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Is Kirby and the Forgotten Land Worth it?

Kirby and the Forgotten Land Worth it

With flagship Nintendo Switch game releases, there’s always a lot of hype. But is the hype warranted, or does it just come from the big name? A big release coming up is Kirby and the Forgotten Land. Many reviewers received early copies, but a vast majority of the population has yet to access the game, excluding through the short demo. But is Kirby and the Forgotten Land worth it? To help players before purchasing, here are factors to consider for whether or not Kirby and the Forgotten Land is catered towards the reader.

[Related: Kirby and the Forgotten Land Multiplayer]

Analysis

Aesthetically speaking, the game is very impressive. The vibrant colors, the soundtrack, the different Kirby forms, the Kirby Franchise has never looked better. Celebrating the thirty years of Kirby, The Forgotten Lands seamlessly moved the game from a 2D platform to a 3D platform. And with the transition, Kirby and The Forgotten Land successfully integrated core Kirby mechanics without forgoing the base play mechanics.

Therefore, for players looking specifically to play more Kirby, The Forgotten Land won’t disappoint. The soundtrack slaps, the form customizations provide plenty of fun, and the gameplay loop creates a memorable adventure that promotes exploration within the limited map. Keep in mind, this game isn’t open world.

So for those looking for an open world experience, steer away. When comparing the game to another platformer, it’s far more like Super Mario 3D World. The developers created maps that are limited in structure, but hidden with secrets and treasures throughout. If getting lost is an issue, Kirby and the Forgotten Land definitely shouldn’t steer players away.

. Considering this is Kirby’s first debut in the 3d gaming realm, Nintendo did a fantastic job of creating the game’s environments. And even though it was just a demo, the short trial allowed players to witness the variety that the game has to offer.

For players looking for a charming, casual adventure, Kirby and the Forgotten Land will likely be their kind of game. 

Gameplay

As previously mentioned, Kirby and the Forgotten Land prioritizes exploration and adventure. More than combat, the game centers around finding the secrets of each level. And honestly, that should come as no surprise for those who have played previous Kirby games. Kirby is, first and foremost, a platformer that prioritizes individual level completion.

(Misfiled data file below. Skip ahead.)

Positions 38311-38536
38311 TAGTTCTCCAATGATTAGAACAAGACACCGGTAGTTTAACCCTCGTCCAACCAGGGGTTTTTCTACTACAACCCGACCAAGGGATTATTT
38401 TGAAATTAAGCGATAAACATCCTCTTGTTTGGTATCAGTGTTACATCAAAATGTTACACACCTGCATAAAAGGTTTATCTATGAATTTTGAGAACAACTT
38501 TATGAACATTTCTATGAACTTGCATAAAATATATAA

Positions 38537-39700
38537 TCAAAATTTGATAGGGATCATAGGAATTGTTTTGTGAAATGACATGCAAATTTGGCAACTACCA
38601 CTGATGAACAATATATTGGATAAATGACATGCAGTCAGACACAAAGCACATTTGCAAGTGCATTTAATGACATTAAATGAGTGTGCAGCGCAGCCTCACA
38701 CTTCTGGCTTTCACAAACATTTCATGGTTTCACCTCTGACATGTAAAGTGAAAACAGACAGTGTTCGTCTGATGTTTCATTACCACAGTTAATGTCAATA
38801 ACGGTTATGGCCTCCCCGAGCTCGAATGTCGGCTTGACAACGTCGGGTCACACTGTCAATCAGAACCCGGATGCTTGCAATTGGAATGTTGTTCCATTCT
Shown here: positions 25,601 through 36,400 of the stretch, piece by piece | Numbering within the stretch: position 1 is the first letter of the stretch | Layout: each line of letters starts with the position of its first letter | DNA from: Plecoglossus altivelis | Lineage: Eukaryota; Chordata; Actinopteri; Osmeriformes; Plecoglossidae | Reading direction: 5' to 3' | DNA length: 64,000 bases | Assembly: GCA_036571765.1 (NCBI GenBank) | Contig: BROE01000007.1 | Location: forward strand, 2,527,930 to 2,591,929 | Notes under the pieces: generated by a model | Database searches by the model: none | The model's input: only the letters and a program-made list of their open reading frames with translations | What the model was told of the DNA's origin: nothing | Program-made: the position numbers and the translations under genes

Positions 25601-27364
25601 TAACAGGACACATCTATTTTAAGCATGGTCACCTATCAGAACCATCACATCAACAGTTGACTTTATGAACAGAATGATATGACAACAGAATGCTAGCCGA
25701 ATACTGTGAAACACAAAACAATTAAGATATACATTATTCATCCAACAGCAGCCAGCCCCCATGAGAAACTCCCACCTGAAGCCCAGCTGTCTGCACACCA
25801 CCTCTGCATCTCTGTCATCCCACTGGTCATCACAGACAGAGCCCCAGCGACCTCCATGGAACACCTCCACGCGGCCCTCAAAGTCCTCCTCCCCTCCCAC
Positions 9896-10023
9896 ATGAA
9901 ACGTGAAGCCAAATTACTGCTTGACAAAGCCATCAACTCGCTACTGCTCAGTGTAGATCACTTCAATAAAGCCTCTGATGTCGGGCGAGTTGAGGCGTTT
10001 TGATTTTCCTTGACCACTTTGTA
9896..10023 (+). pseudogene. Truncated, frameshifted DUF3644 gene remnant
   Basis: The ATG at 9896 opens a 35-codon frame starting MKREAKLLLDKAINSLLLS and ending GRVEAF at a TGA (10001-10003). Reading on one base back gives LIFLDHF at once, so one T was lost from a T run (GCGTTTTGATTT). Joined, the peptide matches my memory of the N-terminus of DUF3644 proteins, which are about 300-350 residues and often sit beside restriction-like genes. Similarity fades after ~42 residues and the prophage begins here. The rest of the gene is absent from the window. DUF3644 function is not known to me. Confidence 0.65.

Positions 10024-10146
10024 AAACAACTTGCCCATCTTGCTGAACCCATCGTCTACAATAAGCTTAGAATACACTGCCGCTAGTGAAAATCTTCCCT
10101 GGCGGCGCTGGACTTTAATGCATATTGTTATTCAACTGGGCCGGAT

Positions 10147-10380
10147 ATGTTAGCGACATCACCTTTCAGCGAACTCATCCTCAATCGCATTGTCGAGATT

The base story takes less than ten hours to complete, thereby making it a bit short. Hidden stages and unlockable treasure can be found throughout the game. Therefore, there’s plenty of reason to keep playing. The hub world also has many mini games, the arena can be hours of fun, and creating and testing new transformations soaks up even more time. But it’s definitely on the shorter end of the spectrum of hours that players can put into a game.

Games like Elden Ring, Monster Hunter Rise, Zelda Breath of the Wild, and Mario Odyssey have more time consuming activities. Of course, these are drastically different styles of games. But if amount of hours that the reader can get out of a game for a $60 price mark is really important, hopefully this provides some insight.

Players looking for a combat intense experience, one that tests their mettle and game mechanics, Kirby and the Forgotten Land will likely not satisfy the crave. That’s not necessarily a negative, but more so a fact of the matter for the Kirby franchise. The game is made to be children friendly, which means there’s a big emphasis on simplicity over difficulty.

Target Audience

In light of that, when considering purchasing Kirby and the Forgotten Land, players need to consider what exactly they’re looking for in a video game. Kirby games used to provide more of a challenge. But as the games continued releasing, it seems their target audience falls into more of a casual, easy thrill. I

Kirby and the Forgotten Land focuses primarily around creating creative game mechanics and puzzles. It also attempts to provide the player the feeling of incredible power through flashy transformations. This rings especially true with the inclusion of the enhanced powerups, making the player absolutely overpowered.

Hopefully the full game gives enough of a challenge to push the limits of these new powerups. But following the recent trend in Kirby games, it’s a rather unlikely. But that isn’t to say that the game won’t be any fun. For committed Kirby fans looking to see the newest power up variations and upgrades, trying new power ups out and experimenting with different combinations will undoubtedly provide a lot of fun.

In Conclusion

Kirby and the Forgotten Land definitely impresses with its gameplay loop. The transition to 3D occurred quite successfully, with creative and fun level design to accompany. Its visuals look fantastic, with very well done animations on expressions and rather consistent art direction. For Kirby fans who have played the previous entries, Kirby and the Forgotten Land will definitely stand as one of the greats.

But whether or not it’ll be worth the entire $60 price tag is up to the individual player. The game isn’t very long, especially when comparing to other big franchise games. For those looking to challenge themselves, hoping to push the limits of the new enhanced transformations, Kirby and The Forgotten Land will likely not deliver. On the other hand, for those who want a casual adventure with very fun visuals, mechanics, and creative gimmicks, Kirby and the Forgotten Land will impress.


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